After reaching and agreement
Final should be taken as final no further

concessions Be tactful and persuasive Emphasize the other party's benefits Approach the other party’s cooperation and brilliant suggestions
Summarizing
Written form 

Deadlock

Ø Effective negotiation. Occurs when substance issues are resolved and working relationships are maintained or improved. Criteria for an effective negotiation.
Quality. Harmony. Efficiency.

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Ø Ethical aspects of negotiation. To maintain good working relationships, negotiating parties should strive for high ethical standards. The negotiating parties should avoid being side tracked by self-interests, thereby being tempted to pursue unethical actions.

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Ø Organizational settings for negotiation.
Two-party negotiation. Group negotiation. Intergroup negotiation. Constituency negotiation.

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Ø Culture and negotiation.
Differences in negotiation approaches and

practices are influenced by cultural differences in:
Time orientation. Individualism-collectivism. Power distance.

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Third-Party Negotiations

Third-Party Negotiations (cont’d)

Types of Third-Party Intervention
 Mediation – A neutral third party who facilities a

negotiated solution by using reasoning, persuasion, and suggestions for alternatives  In labor disputes, international relations, and marital counseling  What Do Mediators do?
 Almost anything that aids the process or atmosphere of

negotiation can be helpful  The mediator might also intervene in the content of the negotiation, highlighting points of agreement, pointing new options, or encouraging concessions



Types of Third-Party Intervention (cont.)

Mediation (cont.) Best for everyday disputes between two employees as gives employee more responsibility for resolving their own disputes Most effective under moderate level of conflict The mediator must be perceived as neutral and non-coercive

Types of Third-Party Intervention (cont.)
Arbitration – The process of arbitration occurs

when a third party is given the authority to dictate the terms of settlement of a conflict
rules of evidence and other process create a higher sense of procedural fairness

When employee cannot resolve their differences Seems to work best because the predetermined

What are the different strategies involved in negotiation?
Ø Gaining truly integrative agreements rests on:
Supportive attitudes. Constructive behaviors. Good information.

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What are the different strategies involved in negotiation?
Ø Supportive attitudes. Integrative agreements require that each party must:
Approach the negotiation with a willingness to trust the

other party. Convey a willingness to share information with the other party. Show a willingness to ask concrete questions of the other party.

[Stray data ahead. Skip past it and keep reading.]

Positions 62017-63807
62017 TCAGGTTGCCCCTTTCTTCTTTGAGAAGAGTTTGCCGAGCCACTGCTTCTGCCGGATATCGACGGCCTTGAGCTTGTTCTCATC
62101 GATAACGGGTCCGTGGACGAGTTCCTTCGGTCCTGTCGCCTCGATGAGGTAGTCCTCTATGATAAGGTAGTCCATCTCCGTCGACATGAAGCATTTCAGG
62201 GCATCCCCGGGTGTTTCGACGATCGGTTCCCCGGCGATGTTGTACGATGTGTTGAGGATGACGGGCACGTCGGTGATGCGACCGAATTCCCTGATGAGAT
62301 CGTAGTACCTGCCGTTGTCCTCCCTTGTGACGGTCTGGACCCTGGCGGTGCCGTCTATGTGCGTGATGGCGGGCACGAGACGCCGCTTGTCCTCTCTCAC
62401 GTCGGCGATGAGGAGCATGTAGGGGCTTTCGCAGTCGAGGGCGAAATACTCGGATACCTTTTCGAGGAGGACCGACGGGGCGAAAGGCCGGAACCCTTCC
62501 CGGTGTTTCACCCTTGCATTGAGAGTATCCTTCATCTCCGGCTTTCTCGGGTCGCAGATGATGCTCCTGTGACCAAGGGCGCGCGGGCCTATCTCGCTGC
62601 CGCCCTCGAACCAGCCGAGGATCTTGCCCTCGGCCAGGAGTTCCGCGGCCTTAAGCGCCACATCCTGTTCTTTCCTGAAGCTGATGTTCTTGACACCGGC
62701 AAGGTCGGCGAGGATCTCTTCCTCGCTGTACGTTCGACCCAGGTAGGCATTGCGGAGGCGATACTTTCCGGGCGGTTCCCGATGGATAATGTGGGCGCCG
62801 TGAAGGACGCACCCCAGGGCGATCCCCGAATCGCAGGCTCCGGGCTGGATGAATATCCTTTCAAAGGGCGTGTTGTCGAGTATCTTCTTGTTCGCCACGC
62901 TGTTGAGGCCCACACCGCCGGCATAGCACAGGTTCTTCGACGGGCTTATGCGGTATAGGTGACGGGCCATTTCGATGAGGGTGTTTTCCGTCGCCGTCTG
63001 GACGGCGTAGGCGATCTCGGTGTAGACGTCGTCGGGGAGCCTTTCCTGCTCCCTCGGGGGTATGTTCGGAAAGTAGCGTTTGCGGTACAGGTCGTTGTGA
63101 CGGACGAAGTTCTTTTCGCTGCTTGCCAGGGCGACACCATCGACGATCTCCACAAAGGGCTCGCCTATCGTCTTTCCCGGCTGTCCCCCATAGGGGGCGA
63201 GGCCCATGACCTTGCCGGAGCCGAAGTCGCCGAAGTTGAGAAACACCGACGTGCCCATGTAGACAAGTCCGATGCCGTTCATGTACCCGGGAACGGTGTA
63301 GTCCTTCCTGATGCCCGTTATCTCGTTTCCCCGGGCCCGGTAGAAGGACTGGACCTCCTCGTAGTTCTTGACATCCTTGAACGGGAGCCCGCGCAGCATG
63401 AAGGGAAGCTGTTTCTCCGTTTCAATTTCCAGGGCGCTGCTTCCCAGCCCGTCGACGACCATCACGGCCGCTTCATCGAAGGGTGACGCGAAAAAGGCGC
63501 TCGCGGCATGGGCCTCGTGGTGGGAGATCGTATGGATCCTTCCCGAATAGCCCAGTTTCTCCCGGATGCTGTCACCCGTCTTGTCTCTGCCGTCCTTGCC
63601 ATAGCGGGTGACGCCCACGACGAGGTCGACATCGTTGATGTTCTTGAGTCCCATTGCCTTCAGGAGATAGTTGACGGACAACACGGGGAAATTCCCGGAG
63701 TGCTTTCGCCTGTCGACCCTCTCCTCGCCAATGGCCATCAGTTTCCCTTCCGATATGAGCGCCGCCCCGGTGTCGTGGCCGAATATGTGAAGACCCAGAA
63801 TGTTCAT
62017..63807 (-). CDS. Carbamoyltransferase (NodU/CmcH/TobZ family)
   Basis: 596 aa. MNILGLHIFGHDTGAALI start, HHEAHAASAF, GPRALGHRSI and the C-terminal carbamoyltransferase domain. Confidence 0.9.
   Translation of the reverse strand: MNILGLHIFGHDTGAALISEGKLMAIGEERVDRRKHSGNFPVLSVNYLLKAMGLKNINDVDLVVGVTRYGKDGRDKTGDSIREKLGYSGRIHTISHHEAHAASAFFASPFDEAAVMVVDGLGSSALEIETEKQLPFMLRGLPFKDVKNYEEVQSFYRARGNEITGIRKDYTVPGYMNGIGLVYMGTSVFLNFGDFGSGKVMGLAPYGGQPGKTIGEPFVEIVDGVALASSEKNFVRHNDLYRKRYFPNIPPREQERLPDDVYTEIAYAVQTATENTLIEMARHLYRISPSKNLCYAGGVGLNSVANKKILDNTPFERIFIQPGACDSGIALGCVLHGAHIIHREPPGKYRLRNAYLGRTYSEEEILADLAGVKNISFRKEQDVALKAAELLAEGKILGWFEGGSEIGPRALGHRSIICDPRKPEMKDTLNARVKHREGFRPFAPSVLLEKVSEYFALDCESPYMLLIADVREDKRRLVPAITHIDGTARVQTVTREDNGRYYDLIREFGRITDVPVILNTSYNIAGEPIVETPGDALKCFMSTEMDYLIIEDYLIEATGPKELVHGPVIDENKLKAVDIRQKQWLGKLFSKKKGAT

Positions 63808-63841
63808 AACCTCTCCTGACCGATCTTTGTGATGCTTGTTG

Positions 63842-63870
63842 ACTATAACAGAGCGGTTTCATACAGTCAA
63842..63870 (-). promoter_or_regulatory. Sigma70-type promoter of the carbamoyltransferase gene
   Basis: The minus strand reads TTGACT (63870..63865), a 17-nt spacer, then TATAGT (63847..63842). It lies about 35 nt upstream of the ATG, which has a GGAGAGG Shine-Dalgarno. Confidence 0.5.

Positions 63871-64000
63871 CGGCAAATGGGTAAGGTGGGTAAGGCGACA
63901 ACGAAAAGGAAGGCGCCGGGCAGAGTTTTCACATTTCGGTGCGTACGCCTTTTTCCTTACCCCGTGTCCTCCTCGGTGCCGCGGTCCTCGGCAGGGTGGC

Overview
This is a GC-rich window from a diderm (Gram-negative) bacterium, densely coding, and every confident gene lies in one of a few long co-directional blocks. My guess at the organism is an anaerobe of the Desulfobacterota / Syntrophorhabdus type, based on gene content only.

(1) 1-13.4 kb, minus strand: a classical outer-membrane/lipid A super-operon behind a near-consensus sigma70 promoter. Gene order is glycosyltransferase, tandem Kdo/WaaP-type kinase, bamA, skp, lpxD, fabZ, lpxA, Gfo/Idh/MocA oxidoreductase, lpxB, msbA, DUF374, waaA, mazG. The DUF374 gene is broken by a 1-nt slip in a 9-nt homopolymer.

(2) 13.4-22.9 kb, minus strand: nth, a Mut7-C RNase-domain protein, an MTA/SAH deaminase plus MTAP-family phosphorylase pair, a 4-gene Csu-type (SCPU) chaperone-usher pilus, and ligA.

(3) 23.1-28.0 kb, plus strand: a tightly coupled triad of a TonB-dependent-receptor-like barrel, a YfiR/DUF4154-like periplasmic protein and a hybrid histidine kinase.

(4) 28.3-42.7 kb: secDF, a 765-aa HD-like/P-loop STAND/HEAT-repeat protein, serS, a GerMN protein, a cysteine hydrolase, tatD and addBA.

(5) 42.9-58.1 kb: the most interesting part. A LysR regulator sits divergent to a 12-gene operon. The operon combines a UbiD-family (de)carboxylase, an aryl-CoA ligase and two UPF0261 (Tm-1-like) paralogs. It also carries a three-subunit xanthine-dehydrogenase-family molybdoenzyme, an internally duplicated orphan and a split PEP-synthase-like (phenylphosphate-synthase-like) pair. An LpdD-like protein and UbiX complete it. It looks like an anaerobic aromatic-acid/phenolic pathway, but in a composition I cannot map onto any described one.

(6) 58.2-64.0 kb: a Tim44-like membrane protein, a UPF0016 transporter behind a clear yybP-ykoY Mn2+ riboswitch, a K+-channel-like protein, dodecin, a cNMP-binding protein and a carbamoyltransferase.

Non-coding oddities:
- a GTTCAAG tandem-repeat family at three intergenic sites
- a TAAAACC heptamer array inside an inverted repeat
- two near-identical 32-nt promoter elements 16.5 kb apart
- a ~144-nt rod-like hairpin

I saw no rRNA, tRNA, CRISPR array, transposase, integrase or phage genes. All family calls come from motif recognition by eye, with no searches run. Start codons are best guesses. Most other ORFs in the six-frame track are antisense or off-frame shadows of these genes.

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What are the different strategies involved in negotiation?
Ø Constructive behaviors. Reaching integrative agreements depends on the negotiator’s ability to:
Separate the people from the problem. Focus on interests rather than positions. Avoid making premature judgments. Keep alternative creation separate from evaluation. Judge possible agreements on an objective set of

criteria or standards.

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What are the different strategies involved in negotiation?
Ø Good information.
Each negotiation party must know what he/she

will do if an agreement can’t be reached.
Each party must understand the relative

importance of the other party’s interests.

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USE….Competition
When quick, decisive action is vital (in

emergencies); on important issues. Where unpopular actions need implementing (in cost cutting, enforcing unpopular rules, discipline). On issues vital to the organization’s welfare. When you know you’re right. Against people who take advantage of noncompetitive behavior.

USE …..Collaboration
To find an integrative solution when both sets of

concerns are too important to be compromised. When your objective is to learn. To merge insights from people with different perspectives. To gain commitment by incorporating concerns into a consensus. To work through feelings that have interfered with a relationship.

USE….Avoidance
 When an issue is trivial, or more important issues are

pressing.  When you perceive no chance of satisfying your concerns.  When potential disruption outweighs the benefits of resolution.  To let people cool down and regain perspective.  When gathering information supersedes immediate decision.  When others can resolve the conflict effectively.  When issues seem tangential or symptomatic of other issues.

USE….Accommodation
 When you find you’re wrong and to allow a better

position to be heard.  To learn, and to show your reasonableness.  When issues are more important to others than to yourself and to satisfy others and maintain cooperation.  To build social credits for later issues.  To minimize loss when outmatched and losing.  When harmony and stability are especially important.  To allow employees to develop by learning from mistakes.

USE…Compromise
When goals are important but not worth the effort

of potential disruption of more assertive approaches. When opponents with equal power are committed to mutually exclusive goals. To achieve temporary settlements to complex issues. To arrive at expedient solutions under time pressure. As a backup when collaboration or competition is unsuccessful.